has made a fool out of me.
The company reported earnings Wednesday and yes, I was just as surprised as
was, as the carrier posted earnings of 41 cents per share on record revenues of $121 million. This exceeded the consensus estimate of 35 cents per share. Net income for the quarter ended Dec. 31 was $9.1 million, while operating income was $27.8 million and revenues hit $120.9 million. A year earlier, the carrier posted net income of $13.4 million, or 60 cents per share. Operating income for that quarter was $29.9 million and revenues were $104.7 million.
Okay, so the company did better than I had expected. Hit me with wet noodles. And make those wet
My three main concerns about Atlas remain:
How would the situation in Asia affect the company?
Has it found a replacement president, and/or come to terms with management issues?
What is the status in terms of Atlas securing new customers for the added capacity (four new 747-400 freighters) it has coming on board this year?
On the Asian issue, the company is saying that only one of its customers,
, finds itself in a situation where the country's financial situation could be a factor. The company also pointed out again that Atlas contracts are all negotiated in dollars. Yes, as we have mentioned in the past, this is an advantage to Atlas. And, I guess as long as Asian currencies don't drop off the cliff, this will be no problem. The company also pointed out that its contracts are noncancelable. Yes, well, that's fine as long as the airline that is paying the bills is still solvent.
However, I think the situation in Asia has stabilized in terms of how much Atlas might or might not be affected. And it appears the airline, according to CFO Richard Shuyler, is faring just fine in terms of its Asian customers. Shuyler said in the company conference call yesterday that the current quarter shows no signs of any slowdown in that area. Period. Pretty strong words. So -- we give Atlas the thumbs-up nod on this one.
In terms of management issues, there was no word on a replacement president, but the airline did report about two weeks ago that its pilots, whom I felt would probably vote for representation by the
Air Line Pilots Association
, did not. This is always good news to the cost-conscious bean counters, not to mention us profit-hungry investors. So, on this one, things are looking up.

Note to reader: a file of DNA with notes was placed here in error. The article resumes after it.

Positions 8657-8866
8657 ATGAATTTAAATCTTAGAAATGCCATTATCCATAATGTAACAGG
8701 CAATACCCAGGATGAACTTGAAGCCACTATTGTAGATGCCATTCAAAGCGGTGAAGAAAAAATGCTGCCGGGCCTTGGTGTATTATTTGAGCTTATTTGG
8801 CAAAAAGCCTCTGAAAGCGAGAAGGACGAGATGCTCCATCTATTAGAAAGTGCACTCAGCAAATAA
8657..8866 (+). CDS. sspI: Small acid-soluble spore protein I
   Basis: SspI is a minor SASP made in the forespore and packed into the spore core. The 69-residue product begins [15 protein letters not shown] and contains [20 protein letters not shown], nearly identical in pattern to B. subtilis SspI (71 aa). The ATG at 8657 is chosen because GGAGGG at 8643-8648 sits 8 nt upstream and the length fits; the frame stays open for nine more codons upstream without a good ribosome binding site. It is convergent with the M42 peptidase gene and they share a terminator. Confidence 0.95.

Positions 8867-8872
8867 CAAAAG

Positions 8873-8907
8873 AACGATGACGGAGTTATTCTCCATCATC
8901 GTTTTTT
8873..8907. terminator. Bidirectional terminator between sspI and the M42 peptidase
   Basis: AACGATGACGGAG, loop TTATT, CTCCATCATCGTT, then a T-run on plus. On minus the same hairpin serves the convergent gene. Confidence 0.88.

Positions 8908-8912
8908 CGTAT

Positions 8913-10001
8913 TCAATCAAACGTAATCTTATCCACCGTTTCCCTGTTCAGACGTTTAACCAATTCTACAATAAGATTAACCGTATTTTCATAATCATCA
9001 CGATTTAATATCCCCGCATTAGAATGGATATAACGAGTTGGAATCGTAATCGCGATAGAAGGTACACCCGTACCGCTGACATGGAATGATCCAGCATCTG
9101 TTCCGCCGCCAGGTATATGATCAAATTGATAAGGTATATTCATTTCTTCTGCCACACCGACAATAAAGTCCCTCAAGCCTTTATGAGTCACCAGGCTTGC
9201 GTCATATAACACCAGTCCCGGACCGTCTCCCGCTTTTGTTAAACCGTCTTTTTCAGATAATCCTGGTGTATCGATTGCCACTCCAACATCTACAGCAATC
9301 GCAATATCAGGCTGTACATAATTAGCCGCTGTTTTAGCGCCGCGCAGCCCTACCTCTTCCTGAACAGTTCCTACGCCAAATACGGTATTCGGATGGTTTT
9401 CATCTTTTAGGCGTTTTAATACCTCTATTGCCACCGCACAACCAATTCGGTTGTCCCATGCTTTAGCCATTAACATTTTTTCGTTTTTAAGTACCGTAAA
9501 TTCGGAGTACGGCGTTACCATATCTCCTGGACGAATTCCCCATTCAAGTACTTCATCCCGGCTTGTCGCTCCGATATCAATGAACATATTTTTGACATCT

And finally -- to that all-important question of mine -- who
the new customers going to be for all that new metal coming on board?
Shuyler tap-danced on that one. No new business to report as of yet. He said that "negotiations were going well" and that the company hoped to announce new placements in the next 60 days. However -- the company also said it had asked
to speed up delivery of another 747-400 to ensure delivery before year-end.
Okay -- we have to go on faith on this one. While I had heard the company was having difficulty securing new customers, the assumption has to be that Atlas would only request the additional aircraft if it felt it had some real live ones on the hook.
Judging by the carrier's 12.6% gain yesterday, and its rise of around 5% today, apparently Wall Street also has faith in its ability to not let the big ones get away.
Wing Tips Notebook
Speaking of WRONG, yes, tie me to the post one more time. I was wrong when I flapped my wings about the possible ramifications of a
last week. (American Eagle is a unit of
.) My first reaction was very negative to this agreement -- but after a slew of emails and another look, I agree. This does not represent a threat to the "brand value" of MEH. The overall effect of adding the 40 additional destinations is positive. Nothing different than MEH's passengers linking into their current
Holly Hegeman, based in Dallas, pilots the Wing Tips column every Thursday for TheStreet.com. This is a special "extra" column. You can usually find Holly, publisher of PlaneBusiness Banter, buzzing around her airline industry Web site at www.planebusiness.com. Holly welcomes your feedback at